Advocates disagree that funding has been adequate, and say that fully funding education should be the state's priority. The ballot question in Mississippi comes at a time when 45 states have filed lawsuits challenging the failure of governors and legislators to fairly fund schools.
In 11 states, litigation is pending, including New York, Florida, Texas and California. In March, a Kansas court ruled that the state was in violation of its constitution for funding disparities between school districts. Kansas's constitution requires the state to "make suitable provision for finance of the educational interests of the state."
Mississippi's constitution requires the state to provide for "the establishment, maintenance and support of free public schools upon such conditions and limitations as the Legislature may prescribe."
The proposed amendment would require the "state to provide and the Legislature fund an adequate and efficient system of free public schools."
The amendment would also authorize state courts to enforce that in litigation.
"If they prevail, it will be very interesting,'' said Michael Rebell, of the Campaign for Fiscal Equity, a nonprofit research and policy center at Teachers College, Columbia University, that champions fair funding. Rebell is an attorney who for years has charged that New York state is shortchanged the entire public-school system by billions of dollars—even after coming to an agreement following a landmark court ruling in 2006.
Rep. Moore said he questions whether the amendment language would change much. "What do you mean by 'adequate'?" Moore said. "Does that guarantee that every child in the state of Mississippi is going to be educated?"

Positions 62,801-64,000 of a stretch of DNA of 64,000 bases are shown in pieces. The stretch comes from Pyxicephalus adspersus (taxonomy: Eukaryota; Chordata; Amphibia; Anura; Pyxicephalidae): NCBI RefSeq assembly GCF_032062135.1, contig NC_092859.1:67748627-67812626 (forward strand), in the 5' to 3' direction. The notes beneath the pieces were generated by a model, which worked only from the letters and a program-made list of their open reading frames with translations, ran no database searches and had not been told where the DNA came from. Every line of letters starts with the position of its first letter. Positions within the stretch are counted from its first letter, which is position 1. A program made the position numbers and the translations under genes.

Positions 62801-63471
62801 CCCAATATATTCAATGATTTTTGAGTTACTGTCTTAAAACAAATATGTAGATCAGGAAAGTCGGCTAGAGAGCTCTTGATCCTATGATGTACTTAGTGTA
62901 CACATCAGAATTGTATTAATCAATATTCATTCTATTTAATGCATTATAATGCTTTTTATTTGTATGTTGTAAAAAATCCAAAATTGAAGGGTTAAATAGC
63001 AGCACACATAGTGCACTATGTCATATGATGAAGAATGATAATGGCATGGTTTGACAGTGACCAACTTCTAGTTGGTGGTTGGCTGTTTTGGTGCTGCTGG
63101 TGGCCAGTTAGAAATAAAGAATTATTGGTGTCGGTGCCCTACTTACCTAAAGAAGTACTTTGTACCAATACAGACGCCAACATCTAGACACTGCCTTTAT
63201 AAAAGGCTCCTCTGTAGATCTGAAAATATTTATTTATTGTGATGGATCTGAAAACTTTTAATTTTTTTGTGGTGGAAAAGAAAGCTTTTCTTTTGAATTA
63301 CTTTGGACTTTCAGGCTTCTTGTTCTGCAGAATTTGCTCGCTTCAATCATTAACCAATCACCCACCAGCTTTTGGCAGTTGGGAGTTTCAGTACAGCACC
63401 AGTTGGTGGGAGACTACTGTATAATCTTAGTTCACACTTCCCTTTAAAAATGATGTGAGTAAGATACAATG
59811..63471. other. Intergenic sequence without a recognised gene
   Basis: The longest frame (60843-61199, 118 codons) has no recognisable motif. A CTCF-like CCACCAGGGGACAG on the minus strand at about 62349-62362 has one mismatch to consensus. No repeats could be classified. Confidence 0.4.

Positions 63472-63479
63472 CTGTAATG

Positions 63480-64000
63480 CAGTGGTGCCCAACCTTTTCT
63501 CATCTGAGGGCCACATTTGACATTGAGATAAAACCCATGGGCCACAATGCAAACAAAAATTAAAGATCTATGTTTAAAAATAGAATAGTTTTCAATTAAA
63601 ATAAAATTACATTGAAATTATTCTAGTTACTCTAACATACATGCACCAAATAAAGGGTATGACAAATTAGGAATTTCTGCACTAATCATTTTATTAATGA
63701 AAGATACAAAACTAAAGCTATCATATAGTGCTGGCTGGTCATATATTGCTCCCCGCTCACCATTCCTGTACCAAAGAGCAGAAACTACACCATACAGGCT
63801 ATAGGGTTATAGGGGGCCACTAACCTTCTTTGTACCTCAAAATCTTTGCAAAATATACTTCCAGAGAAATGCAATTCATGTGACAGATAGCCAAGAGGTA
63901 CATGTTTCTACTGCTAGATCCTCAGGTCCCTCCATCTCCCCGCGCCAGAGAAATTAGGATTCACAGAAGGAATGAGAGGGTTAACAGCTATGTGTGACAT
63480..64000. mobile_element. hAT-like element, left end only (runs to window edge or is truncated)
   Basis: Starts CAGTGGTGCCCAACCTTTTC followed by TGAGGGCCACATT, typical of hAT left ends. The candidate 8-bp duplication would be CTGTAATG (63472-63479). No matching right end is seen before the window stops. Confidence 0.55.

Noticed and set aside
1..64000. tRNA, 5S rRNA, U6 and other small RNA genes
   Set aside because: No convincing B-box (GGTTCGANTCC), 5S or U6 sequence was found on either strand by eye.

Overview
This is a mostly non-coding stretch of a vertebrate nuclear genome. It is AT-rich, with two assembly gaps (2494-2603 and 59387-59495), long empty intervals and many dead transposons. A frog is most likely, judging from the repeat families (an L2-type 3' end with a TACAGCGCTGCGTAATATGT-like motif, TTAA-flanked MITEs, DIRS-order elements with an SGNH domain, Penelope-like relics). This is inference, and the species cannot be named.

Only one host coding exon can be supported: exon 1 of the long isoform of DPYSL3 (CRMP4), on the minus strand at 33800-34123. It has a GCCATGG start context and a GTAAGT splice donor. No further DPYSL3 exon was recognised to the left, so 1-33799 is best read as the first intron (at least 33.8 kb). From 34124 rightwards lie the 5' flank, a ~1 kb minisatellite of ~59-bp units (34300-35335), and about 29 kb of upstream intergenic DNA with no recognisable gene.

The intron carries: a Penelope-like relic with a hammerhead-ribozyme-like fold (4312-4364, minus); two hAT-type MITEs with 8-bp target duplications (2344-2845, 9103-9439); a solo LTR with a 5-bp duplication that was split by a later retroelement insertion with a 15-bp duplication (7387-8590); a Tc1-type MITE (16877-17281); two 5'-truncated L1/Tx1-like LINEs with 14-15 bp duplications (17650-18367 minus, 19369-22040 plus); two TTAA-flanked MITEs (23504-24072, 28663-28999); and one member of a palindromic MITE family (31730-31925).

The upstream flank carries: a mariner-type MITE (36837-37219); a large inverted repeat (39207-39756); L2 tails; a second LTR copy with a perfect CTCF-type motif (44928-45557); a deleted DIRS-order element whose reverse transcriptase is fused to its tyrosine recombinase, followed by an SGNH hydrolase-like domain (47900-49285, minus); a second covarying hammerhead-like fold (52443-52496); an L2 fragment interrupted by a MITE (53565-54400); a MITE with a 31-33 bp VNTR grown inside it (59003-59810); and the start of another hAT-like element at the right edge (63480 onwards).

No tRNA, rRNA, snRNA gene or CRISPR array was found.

The change in language may open the door to lawsuits such as those seen in Kansas and Florida. In 1998, Florida voters approved an amendment that changed the state's education provision in its constitution. The amendment made education a "fundamental value" and required that the state make adequate provision of education, defined as "Efficient, safe, secure, and high quality."
Since then, several lawsuits have been filed against Florida, citing evidence that state schools do not meet these requirements. One seeks a "remedial plan" by the state to improve and better fund schools.
Brumfield said Better Schools (equals) Better Jobs decided against a court challenge in favor of a constitutional amendment, "so that there will be no doubt it will be the legal obligation of the Legislature to keep its promise." She said the group undertook some polling recently and found plenty of support for the idea of a constitutional change. "Seventy percent of registered voters said they could not trust the Legislature to properly fund education,'' Brumfield said.
Molly Hunter, a nationally recognized expert on issues of school-funding litigation and reform at the Education Law Center in New Jersey, said Mississippi probably has the weakest language around support for education, both in their schools and via MAEP. "They don't fund their schools well enough, so if this would help that would be great. If you care about education and quality opportunities for all kids in Mississippi, it's a great concept. They need it, but they are not getting it," Hunter said.
This report was produced by The Hechinger Report, a nonprofit, nonpartisan education-news outlet affiliated with Teachers College, Columbia University.